JAN

8

Lost & Found: What Brain Injury Survivors Want You to Know

Posted on January 8, 2012 by njgirl197329

Lost & Found: What Brain Injury Survivors Want You to Know

Barbara J. Webster, Lash & Associates

I need a lot more rest than I used to. I’m not being lazy. I get physical fatigue as well as a “brain fatigue.” It is very difficult and tiring for my brain to think, process, and organize. Fatigue makes it even harder to think.

My stamina fluctuates, even though I may look good or “all better” on the outside. Cognition is a fragile function for a brain injury survivor. Some days are better than others. Pushing too hard usually leads to setbacks, sometimes to illness.

Brain injury rehabilitation takes a very long time; it is usually measured in years. It continues long after formal rehabilitation has ended. Please resist expecting me to be who I was, even though I look better.

I am not being difficult if I resist social situations. Crowds, confusion, and loud sounds quickly overload my brain, it doesn’t filter sounds as well as it used to. Limiting my exposure is a coping strategy, not a behavioral problem.

If there is more than one person talking, I may seem uninterested in the conversation. That is because I have trouble following all the different “lines” of discussion. It is exhausting to keep trying to piece it all together. I’m not dumb or rude; my brain is getting overloaded!

If we are talking and I tell you that I need to stop, I need to stop NOW! And it is not because I’m avoiding the subject, it’s just that I need time to process our discussion and “take a break” from all the thinking. Later I will be able to rejoin the conversation and really be present for the subject and for you.

Try to notice the circumstances if a behavior problem arises. “Behavior problems” are often an indication of my inability to cope with a specific situation and not a mental health issue. I may be frustrated, in pain, overtired or there may be too much confusion or noise for my brain to filter.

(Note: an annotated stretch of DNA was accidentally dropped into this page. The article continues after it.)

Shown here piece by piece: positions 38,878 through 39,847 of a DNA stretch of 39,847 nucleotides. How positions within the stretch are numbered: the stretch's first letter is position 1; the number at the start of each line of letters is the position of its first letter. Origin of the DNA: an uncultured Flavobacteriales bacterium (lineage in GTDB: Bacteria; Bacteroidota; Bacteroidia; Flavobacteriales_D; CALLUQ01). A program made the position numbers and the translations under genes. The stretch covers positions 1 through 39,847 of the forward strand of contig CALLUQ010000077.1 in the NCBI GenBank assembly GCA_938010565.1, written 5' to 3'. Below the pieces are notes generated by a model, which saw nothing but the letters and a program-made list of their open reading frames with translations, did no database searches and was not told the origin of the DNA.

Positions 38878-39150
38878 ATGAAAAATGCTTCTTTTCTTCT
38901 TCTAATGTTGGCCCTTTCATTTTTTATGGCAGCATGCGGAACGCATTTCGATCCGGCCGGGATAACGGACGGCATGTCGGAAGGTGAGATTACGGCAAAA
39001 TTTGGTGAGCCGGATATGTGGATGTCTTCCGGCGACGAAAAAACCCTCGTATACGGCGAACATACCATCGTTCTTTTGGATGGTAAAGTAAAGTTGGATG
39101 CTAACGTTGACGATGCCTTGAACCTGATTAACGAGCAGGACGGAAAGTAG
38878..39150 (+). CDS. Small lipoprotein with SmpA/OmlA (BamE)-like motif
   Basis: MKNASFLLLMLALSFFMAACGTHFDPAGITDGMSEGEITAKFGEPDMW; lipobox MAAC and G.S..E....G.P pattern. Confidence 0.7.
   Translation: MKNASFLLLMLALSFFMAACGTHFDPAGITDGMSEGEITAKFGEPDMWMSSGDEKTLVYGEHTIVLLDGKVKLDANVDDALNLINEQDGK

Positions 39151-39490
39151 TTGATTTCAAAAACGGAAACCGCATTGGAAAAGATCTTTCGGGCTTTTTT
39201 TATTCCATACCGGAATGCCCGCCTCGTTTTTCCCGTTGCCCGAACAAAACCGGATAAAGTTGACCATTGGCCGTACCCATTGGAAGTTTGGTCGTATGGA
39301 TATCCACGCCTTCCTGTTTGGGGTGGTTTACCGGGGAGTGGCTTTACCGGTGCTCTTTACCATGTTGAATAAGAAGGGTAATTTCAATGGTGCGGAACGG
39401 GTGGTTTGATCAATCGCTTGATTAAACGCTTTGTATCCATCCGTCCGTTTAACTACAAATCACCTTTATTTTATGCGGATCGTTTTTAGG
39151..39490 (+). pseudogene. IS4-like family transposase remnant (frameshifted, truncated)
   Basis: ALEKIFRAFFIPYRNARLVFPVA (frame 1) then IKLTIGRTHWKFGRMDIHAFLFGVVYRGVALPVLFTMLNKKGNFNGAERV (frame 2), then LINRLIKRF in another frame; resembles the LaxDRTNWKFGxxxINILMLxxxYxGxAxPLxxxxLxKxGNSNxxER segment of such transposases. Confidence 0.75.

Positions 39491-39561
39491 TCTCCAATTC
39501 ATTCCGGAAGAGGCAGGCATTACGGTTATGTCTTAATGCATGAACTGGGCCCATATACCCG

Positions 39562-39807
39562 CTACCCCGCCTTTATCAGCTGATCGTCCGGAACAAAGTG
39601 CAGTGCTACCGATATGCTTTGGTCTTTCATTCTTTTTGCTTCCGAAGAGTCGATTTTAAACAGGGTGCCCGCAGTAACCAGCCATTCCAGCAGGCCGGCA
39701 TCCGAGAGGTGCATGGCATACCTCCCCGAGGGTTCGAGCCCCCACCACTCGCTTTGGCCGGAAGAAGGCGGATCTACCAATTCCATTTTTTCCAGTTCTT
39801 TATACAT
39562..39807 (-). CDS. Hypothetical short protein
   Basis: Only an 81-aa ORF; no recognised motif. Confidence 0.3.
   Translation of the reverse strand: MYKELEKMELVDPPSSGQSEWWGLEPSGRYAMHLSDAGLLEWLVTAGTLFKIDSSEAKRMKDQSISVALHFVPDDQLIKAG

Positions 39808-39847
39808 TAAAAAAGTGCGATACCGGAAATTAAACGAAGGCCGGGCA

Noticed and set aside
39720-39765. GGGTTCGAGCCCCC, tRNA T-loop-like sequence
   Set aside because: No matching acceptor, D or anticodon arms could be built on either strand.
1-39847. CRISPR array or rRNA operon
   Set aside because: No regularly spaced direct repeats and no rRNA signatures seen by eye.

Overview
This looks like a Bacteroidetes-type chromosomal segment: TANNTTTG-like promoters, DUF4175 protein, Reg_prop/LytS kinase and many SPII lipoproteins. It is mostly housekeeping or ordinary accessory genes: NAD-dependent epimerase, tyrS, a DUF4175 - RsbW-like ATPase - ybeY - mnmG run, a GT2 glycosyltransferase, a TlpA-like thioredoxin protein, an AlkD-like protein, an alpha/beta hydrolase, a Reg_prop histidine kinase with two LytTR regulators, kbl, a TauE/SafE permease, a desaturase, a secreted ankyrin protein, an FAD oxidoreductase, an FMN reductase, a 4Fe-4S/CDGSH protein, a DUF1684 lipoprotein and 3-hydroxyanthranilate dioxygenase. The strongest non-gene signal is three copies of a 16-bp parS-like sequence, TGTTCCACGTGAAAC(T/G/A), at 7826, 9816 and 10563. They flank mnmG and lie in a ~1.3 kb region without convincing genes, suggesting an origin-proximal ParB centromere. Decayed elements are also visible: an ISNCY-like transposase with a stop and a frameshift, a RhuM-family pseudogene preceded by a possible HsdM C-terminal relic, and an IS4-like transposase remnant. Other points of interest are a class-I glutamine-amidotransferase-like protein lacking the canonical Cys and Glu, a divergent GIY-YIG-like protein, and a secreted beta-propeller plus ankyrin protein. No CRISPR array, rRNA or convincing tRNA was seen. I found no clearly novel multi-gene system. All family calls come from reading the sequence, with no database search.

Patience is the best gift you can give me. It allows me to work deliberately and at my own pace, allowing me to rebuild pathways in my brain. Rushing and multi-tasking inhibit cognition.

Please listen to me with patience. Try not to interrupt. Allow me to find my words and follow my thoughts. It will help me rebuild my language skills.

Please have patience with my memory. Know that not remembering does not mean that I don’t care.

Please don’t be condescending or talk to me like I am a child. I’m not stupid, my brain is injured and it doesn’t work as well as it used to. Try to think of me as if my brain were in a cast.

If I seem “rigid,” needing to do tasks the same way all the time; it is because I am retraining my brain. It’s like learning main roads before you can learn the shortcuts. Repeating tasks in the same sequence is a rehabilitation strategy.

If I seem “stuck,” my brain may be stuck in the processing of information. Coaching me, suggesting other options or asking what you can do to help may help me figure it out. Taking over and doing it for me will not be constructive and it will make me feel inadequate. (It may also be an indication that I need to take a break.)

You may not be able to help me do something if helping requires me to frequently interrupt what I am doing to give you directives. I work best on my own, one step at a time and at my own pace.

If I repeat actions, like checking to see if the doors are locked or the stove is turned off, it may seem like I have OCD — obsessive-compulsive disorder — but I may not. It may be that I am having trouble registering what I am doing in my brain. Repetitions enhance memory. (It can also be a cue that I need to stop and rest.)

If I seem sensitive, it could be emotional lability as a result of the injury or it may be a reflection of the extraordinary effort it takes to do things now. Tasks that used to feel “automatic” and take minimal effort, now take much longer, require the implementation of numerous strategies and are huge accomplishments for me

We need cheerleaders now, as we start over, just like children do when they are growing up. Please help me and encourage all efforts. Please don’t be negative or critical. I am doing the best I can.

Don’t confuse Hope for Denial. We are learning more and more about the amazing brain and there are remarkable stories about healing in the news every day. No one can know for certain what our potential is. We need Hope to be able to employ the many, many coping mechanisms, accommodations and strategies needed to navigate our new lives. Everything single thing in our lives is extraordinarily difficult for us now. It would be easy to give up without Hope.

~ by Step On a Crack on January 21, 2012.

23 Responses to “My Brain is Not Always My Buddy”

  1. You must be the strongest woman I know next to my mother-in-law. What a journey your life is and you show such grace. Thank you for baring your soul, yet again, for us to love you even more. Jen, you are a teacher and warrior….of peace and grace! xo